As with celebrity labeled collectible wines, reviews of the taste of the wines are mixed. Usually more on the side of better to collect the bottles than to actually drink it.
June 1st, 2013 would have been Marilyn Monroe’s 87th birthday. An iconic star of epic proportion, lived a tumultuous life. Her mother suffered from extreme mental distress, so Marilyn eventually became a ward of the state, and then foster child. During that time she was sexually assaulted in several foster homes. During her life, she had several marriages, and several miscarriages. The final years of Monroe’s life were marked by illness, personal problems, sleeping pills, alcohol, and a reputation for unreliability and being difficult to work with. She died at age 36 of a probable suicide.
As I read the draft of this post, I realized its somber tone; however, as popular and iconic Marilyn was, her life was rather tragic. Truly great celebrities live on after death, as she does. Rest in peace sweet Marilyn.
I had the opportunity to spend a lovely afternoon at the relatively new to Dallas restaurant/wine bar, Max’s Wine Dive. The restaurant opened in Dallas September 2012, with already established locations in Houston, Austin, and San Antonio. Their motto: ”Fried chicken and Champagne? … Why the hell not?!” It’s not just a slogan – it’s what defines us.” With this motto, you know you are in for a culinary adventure.
The wine list is extensive and so much fun: old favorites, soon to be new favorites, and their own proprietary favorites. Because they do not have a full-service bar (i.e. offering spirits), they do not have to place a restaurant up-charge on the wines by the glass or bottle, and they don’t! The wines are at retail price – and you are more than welcome to purchase wine and take home if you are so inclined.
As I was a brunch guest, let’s take a look at the brunch menu, shall we? With suggestions from the general manager, Jeff Solomon, I started my culinary adventure – of course that had to start with a bottle of sparkling wine (I wasn’t alone, mind you). For brunch they will bring out a selection of juices (orange, grapefruit, and cranberry) to mix, or not, with your sparkler. Don’t turn your nose up – I truly enjoyed my first time drinking a cranberry juice mimosa – give it a try, said the waiter. Who am I to say no?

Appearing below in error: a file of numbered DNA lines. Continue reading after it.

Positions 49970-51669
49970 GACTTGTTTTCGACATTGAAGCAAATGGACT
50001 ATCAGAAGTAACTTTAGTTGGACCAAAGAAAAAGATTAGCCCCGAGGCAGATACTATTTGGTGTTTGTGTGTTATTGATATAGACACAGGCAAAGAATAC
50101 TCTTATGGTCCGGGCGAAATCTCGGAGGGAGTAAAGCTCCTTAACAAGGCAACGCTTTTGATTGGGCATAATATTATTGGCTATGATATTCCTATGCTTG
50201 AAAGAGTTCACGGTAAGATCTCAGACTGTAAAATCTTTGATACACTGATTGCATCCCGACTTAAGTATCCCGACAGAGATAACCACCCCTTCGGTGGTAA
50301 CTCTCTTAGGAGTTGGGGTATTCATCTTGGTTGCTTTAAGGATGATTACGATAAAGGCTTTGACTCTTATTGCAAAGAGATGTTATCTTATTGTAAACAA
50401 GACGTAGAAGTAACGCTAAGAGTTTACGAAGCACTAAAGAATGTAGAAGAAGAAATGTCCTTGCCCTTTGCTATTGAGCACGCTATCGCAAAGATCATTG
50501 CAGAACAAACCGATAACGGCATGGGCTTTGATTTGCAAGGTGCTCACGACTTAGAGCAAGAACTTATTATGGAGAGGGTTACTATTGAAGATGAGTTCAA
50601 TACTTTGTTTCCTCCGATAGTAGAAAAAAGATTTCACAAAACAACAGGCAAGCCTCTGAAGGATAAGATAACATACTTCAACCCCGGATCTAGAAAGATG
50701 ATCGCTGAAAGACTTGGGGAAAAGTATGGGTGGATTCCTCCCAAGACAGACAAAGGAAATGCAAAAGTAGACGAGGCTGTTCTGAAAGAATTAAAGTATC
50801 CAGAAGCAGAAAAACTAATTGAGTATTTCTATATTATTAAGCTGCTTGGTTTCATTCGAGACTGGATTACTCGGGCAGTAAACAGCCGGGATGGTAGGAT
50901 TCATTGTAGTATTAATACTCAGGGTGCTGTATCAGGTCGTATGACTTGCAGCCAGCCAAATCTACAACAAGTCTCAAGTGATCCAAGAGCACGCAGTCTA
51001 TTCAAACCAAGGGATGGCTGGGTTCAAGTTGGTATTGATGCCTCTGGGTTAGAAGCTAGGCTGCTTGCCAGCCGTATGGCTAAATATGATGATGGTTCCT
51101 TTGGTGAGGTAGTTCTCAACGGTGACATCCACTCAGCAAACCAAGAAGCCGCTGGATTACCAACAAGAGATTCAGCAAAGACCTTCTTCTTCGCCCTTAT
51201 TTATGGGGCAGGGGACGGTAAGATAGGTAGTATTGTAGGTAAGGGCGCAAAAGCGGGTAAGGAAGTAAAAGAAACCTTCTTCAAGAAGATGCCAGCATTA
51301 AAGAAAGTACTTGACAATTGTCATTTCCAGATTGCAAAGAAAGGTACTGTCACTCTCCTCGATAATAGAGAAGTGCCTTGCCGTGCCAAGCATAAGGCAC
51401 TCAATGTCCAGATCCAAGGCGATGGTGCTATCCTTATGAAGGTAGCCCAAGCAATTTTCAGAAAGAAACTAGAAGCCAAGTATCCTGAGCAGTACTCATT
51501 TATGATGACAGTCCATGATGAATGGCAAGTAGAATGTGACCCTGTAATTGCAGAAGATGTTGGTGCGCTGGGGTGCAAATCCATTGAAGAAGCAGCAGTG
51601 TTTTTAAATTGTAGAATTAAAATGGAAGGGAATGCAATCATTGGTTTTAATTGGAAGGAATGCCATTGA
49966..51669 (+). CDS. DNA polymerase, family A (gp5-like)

Next came the food. An order of cinnamon rolls served in its iron cast skillet were to die for. Next came the giant chicken fried steak atop Belgian style waffles, served with cream gravy and syrup. We are in the south, remember. Two of us managed to finish the whole dish, it was that good!
The restaurant is a 4600 square foot establishment – huge! They have a wine bar, 2 separate dining rooms, and a fabulous outdoor patio. It is located in the Uptown area of Dallas, perfect for people watching. A parking garage is right next door, so you don’t have to freak out about trying to find a space on the street, or pay for valet service. Hey, this is always a plus for a wine blogger and sommelier student, such as myself! I’m just saying.
Before the visit, I was lucky enough to speak with one of the owners, Jeff Lasco, who is also the CEO and Founder. He in turn got me in touch with the general manager of the Dallas location, Jeff Solomon. We had the opportunity to meet and discuss the history and culture of the chain. Jeff S. was knowledgeable, personable and truly passionate about his job. He was gracious with his time and led us through a lively discussion regarding the information I have discussed above. The servers really knew their stuff too and were very attentive.
I was also able to get introduced to their events coordinator, Teresa Alioto, who was gracious enough to let me take a delightful photo.
We enjoyed the afternoon – all 4 hours! They probably thought we would never leave, but had no problem with it.